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Wondering how I can do the following w/out a group-by:

(let [coll [{:foo "a" :bar "b" :baz 123}
            {:foo "x" :bar "y" :baz 666}
            {:foo "a" :bar "b" :baz 987}]]
  (m/search (group-by (juxt :foo :bar) coll)
    (m/scan [[?foo ?bar] [{:baz !baz} ...]])
    {:foo ?foo
     :bar ?bar
     :children (for [v !baz]
                 {:baz v})}))

;; =>

({:foo "a", :bar "b", :children ({:baz 123} {:baz 987})}
 {:foo "x", :bar "y", :children ({:baz 666})})
I figure it’d need some way of remembering the different foo & bar values and baz associated w/ them…keep in mind that the maps w/ same foo/`bar` pairs aren’t necessarily in order.


This comes up from time to time (group-by) which currently has no clean solution but will (hopefully) later this year. For these situations group-by is what I typically recommend because the alternative is not always that great.

(let [coll [{:foo "a" :bar "b" :baz 123}
            {:foo "x" :bar "y" :baz 666}
            {:foo "a" :bar "b" :baz 987}]]
  (m/rewrite coll
    (m/with [%it {:foo ?foo, :bar ?bar, :baz !baz}]
      [%it . (m/or %it !not-it) ...])
    ({:foo ?foo, :bar ?bar, :children [!baz ...]}
     & (m/cata [!not-it ...]))

Here the issue is performance due to nodes being visited again and again. We can try a different approach.
(let [coll [{:foo "a" :bar "b" :baz 123}
            {:foo "x" :bar "y" :baz 666}
            {:foo "a" :bar "b" :baz 987}]]
  (m/rewrite [coll {}]
    [[{:foo ?foo, :bar ?bar, :baz ?baz} & ?rest]
     (m/and ?index
            (m/or {[?foo ?bar] ?children}
                  (m/let [?children []])))]
    (m/cata [?rest {[?foo ?bar] [?baz & ?children] & ?index}])

    [[] (m/map-of [!foo !bar] !children)]
    ({:foo !foo, :bar !bar, :children !children} ...)))
This approach is, eh, not terribly attractive but I think it should be more performant than the other.


Either way, I think group-by is much easier to wield and has more utility than what Meander can offer at the moment (which is okay!).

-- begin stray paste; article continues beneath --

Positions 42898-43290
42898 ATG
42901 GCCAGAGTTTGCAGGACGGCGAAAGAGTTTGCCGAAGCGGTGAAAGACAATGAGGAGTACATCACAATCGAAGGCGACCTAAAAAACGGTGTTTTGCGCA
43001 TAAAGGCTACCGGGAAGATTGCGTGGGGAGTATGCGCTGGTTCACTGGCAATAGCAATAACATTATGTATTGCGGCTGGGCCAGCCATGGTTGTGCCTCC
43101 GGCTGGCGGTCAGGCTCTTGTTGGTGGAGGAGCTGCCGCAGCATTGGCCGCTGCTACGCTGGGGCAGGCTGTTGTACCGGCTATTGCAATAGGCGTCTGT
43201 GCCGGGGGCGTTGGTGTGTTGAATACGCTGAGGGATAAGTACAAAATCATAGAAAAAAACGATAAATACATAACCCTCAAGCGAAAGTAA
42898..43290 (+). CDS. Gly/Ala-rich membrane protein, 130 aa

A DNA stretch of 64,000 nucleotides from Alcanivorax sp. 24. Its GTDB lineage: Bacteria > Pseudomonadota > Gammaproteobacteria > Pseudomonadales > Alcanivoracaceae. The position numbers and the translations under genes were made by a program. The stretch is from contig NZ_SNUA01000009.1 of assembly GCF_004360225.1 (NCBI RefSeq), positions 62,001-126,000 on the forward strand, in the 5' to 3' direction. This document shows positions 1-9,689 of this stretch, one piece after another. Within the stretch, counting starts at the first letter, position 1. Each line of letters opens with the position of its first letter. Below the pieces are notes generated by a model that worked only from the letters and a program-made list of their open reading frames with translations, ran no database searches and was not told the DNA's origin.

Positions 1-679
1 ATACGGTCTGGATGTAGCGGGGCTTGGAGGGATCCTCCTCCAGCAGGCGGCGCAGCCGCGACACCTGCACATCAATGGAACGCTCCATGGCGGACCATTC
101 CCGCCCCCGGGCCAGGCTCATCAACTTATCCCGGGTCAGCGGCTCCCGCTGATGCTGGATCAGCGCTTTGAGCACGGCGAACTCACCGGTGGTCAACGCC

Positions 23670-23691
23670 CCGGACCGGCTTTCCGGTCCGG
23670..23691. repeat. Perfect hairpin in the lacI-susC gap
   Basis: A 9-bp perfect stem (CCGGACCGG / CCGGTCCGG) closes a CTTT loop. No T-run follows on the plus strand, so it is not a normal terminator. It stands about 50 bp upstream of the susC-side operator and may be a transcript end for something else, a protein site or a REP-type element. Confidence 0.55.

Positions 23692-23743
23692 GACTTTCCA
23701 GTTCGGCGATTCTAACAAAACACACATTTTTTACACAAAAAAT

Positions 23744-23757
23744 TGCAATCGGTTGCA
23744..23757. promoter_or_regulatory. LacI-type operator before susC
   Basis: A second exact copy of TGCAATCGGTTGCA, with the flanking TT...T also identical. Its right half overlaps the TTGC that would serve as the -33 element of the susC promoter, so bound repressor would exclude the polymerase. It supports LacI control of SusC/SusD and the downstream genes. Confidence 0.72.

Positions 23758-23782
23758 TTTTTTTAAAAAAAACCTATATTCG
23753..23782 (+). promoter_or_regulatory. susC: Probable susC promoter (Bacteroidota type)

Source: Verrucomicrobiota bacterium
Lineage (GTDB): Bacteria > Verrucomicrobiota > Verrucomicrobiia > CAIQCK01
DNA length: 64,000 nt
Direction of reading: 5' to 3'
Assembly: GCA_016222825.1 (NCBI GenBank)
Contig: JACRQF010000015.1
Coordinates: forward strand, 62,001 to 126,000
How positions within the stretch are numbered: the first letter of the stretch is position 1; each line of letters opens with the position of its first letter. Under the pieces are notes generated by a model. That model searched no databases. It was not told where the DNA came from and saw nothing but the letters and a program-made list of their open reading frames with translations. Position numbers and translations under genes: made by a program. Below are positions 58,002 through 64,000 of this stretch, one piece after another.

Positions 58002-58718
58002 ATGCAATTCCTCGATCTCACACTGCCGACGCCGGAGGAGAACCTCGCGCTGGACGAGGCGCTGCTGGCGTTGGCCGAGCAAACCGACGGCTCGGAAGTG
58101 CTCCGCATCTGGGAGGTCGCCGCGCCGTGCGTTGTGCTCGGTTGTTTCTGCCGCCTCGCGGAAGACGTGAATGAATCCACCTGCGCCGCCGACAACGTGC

👍 2

Still, I think its a fun exercise to write out the semantically equivalent rules of a particular group by as practice.


Hey. This seems simple enough but it’s been hours (I don’t want to admit how many) and I haven’t got a solution. I want to turn this

 [:<> 'one ['three [:<> 'two]]]
 [:<> [:<> 'three]]]
into this
['four 'one ['three 'two] 'three]
I’m trying to splat any vector that starts with that keyword into the parent vector.


This comes up because I have multiple things on the rhs of my rewrite rule but I don’t want it in a vector in the parent vector. e.g.

{:node-type :module
       :body [(m/app f !body) ...]}
      [:<> (ns file-name-maybe)
       & [!body ...]]

      {:node-type :name
       :id (m/app keb-sym ?id)}
The best idea I’ve had so far is to denote the ones that I want to flatten and flatten them after.


Oh. This is interesting. I kept trying things that worked top down but then I’d skip collapsing a level. I needed something that worked botom up.


(defn splat-fragments
      (sequential? xs) (->> (map splat-fragments xs)
                             #(if (and (sequential? %) (= :<> (first %)))
                                (rest %)
                            (apply concat))
      :else xs))


(let [input [[:<>]
             [:<> 'one ['three [:<> 'two]]]
             [:<> [:<> 'three]]]]
  (m/rewrite input
    (m/with [%splice (m/or [:<> . (m/or %splice %node) ...] %node)
             %node (m/cata !node)]
      [%splice ...])
    [!node ...]

    ?x ?x))
;; =>
[four one [three two] three]


Somewhere on one of my hard drives I had a generic rule for this kind of thing.


You can do a similar move to flatten operations like + or something.


Thanks. I’m still digesting it.


This might be a tad clearer?

(m/rewrite input
  (m/with [%splice [:<> . %main ...]
           %node (m/cata !node)
           %main (m/or %splice %node)]
    [%main ...])
  [!node ...]

  ?x ?x)


m/with and m/cata are what you want to reach for these kinds of situations. Think grammar. Think parser.


I haven’t used ‘with’ successfully yet. This example helps me a lot though. Thanks!


m/with is conceptually like letfn if that helps at all.